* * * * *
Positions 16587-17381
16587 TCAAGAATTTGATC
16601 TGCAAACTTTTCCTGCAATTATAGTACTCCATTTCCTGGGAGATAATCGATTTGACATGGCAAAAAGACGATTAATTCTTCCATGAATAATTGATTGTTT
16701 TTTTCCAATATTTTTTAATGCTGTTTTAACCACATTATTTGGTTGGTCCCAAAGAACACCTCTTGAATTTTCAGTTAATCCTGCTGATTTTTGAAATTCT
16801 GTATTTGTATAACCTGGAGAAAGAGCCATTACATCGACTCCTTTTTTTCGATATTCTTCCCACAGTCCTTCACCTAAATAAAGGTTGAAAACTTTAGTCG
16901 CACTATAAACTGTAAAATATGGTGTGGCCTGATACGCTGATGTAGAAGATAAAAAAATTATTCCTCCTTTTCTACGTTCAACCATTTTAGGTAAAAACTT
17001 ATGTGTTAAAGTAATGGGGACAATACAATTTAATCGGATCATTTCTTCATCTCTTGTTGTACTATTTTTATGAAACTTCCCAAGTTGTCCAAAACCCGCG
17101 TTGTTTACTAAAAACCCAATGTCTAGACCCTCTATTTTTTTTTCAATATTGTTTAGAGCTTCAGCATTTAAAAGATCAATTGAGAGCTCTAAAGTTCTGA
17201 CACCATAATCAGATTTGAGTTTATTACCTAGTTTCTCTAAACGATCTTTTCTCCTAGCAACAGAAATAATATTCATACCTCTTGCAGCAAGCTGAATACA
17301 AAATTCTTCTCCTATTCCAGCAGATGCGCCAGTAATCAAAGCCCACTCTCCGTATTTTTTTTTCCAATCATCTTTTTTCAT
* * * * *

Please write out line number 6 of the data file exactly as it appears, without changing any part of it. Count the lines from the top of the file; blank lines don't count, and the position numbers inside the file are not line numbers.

16901 CACTATAAACTGTAAAATATGGTGTGGCCTGATACGCTGATGTAGAAGATAAAAAAATTATTCCTCCTTTTCTACGTTCAACCATTTTAGGTAAAAACTT